Beeson agreed, saying “Appraisals continue to plague brokers and sellers.” The number of certified appraisers statewide has diminished by half from 5,000 to around 2,500 since Dodd/Frank regulations took effect. Longer appraisal time isn’t the only challenge, he noted. “Appraisers are struggling to establish values based on the continued rise in sales prices. Many buyers are faced with the prospect of paying above appraised values if they want to secure a home,” according to Beeson, who noted this difference must be paid in cash so the mortgage amount doesn’t exceed the valuation.
Median sales prices system-wide jumped nearly 9 percent from a year ago, from $312,000 to $340,000. Compared to August, prices dropped by $10,000.
“It is normal for median home prices to fluctuate the second half of the year,” stated Lennox. He noted the median home price for single family homes that sold in King County dropped from $550,000 in August to $538,000 for September. Compared to 12 months ago, the countywide median rose 9.7 percent for single family homes and 16.4 percent for condos.
Condo prices area-wide rose 17.3 percent from a year ago, escalating from $260,000 to $305,000. Supplies are tight, with only 1.3 months of inventory. In King County, where last month’s median sales price was $355,000, there is only one month of supply. Similarly, Snohomish County has only a month of inventory; year-over-year prices there rose nearly 9.8 percent.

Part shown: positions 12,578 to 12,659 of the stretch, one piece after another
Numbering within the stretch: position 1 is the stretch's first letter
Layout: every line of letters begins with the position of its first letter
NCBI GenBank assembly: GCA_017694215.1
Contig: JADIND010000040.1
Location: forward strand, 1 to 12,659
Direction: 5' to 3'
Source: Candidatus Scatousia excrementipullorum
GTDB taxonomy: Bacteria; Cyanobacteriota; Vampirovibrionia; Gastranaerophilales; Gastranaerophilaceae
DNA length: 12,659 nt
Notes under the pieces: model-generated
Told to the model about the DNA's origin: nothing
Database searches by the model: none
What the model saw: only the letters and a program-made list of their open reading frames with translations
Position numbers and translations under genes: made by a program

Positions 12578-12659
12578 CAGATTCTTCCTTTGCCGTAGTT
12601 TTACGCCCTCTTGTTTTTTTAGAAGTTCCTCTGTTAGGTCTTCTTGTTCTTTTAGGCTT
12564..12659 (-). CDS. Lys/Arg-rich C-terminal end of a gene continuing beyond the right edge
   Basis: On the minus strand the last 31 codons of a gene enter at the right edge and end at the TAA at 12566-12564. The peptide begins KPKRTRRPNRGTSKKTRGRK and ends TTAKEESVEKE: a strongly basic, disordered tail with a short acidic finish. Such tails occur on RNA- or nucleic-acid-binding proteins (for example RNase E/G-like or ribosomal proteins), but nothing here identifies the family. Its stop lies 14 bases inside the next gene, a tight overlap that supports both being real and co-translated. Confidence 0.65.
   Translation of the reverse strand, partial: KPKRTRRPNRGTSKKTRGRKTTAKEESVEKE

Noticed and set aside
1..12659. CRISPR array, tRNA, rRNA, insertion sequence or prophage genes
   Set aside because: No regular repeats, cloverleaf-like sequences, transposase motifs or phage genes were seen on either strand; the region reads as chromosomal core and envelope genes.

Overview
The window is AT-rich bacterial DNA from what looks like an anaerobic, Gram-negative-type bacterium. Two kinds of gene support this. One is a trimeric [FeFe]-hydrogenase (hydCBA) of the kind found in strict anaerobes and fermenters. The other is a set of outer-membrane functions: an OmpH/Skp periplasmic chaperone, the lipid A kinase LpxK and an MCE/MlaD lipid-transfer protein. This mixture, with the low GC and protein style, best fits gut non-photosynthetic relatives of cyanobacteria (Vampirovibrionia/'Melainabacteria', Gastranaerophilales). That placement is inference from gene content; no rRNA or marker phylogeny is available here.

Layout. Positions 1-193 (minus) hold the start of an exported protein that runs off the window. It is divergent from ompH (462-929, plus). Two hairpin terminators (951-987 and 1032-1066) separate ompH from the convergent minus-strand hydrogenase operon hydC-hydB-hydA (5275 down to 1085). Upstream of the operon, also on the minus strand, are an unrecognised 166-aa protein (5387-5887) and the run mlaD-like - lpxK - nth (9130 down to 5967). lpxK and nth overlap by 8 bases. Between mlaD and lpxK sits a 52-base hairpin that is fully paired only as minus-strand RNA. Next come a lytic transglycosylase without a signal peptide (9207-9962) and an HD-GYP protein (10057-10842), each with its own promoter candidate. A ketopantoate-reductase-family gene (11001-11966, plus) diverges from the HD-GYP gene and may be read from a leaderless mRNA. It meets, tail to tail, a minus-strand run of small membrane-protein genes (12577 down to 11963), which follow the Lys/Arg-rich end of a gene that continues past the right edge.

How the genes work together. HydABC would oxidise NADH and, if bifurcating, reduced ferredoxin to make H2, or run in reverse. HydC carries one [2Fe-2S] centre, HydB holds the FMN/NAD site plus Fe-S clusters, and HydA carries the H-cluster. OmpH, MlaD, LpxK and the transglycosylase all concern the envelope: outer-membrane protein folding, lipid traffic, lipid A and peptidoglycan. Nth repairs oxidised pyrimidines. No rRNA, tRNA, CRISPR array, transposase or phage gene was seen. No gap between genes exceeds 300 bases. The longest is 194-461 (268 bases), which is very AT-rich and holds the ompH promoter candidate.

“We have had many conversations with sellers who wonder if they have missed the market as inventory levels slowly rise and the Feds signaling a desire to raise interest rates in December,” remarked Moorhead.
“The looming prospect of higher interest rates is fueling buyer interest and prompting many buyers to take the plunge now rather than wait for a reset in prices,” reported Beeson. “Knowledgeable brokers coach buyers that a 1% change in interest rates equates to a $200-plus increase in monthly payments on a $400,000 home and more than $160 a month on a $275,000 home. That means property values would have to decrease by over 12% to balance the increase in payment due to higher interest rates. That's not happening anytime soon,” he stated.
In a recent report on actions consumers can take in anticipation of rising interest rates, Bankrate, an aggregator of financial rate information, suggested “considering your home first.” On a $200,000 mortgage, half of one percentage point of interest means a difference of $20,000 or more over 30 years. “If you are on the fence about buying or refinancing, now is the time to act,” the author of the Bankrate report wrote.
Northwest Multiple Listing Service, owned by its member real estate firms, is the largest full-service MLS in the Northwest. Its membership of nearly 2,100 member offices includes more than 25,000 real estate professionals.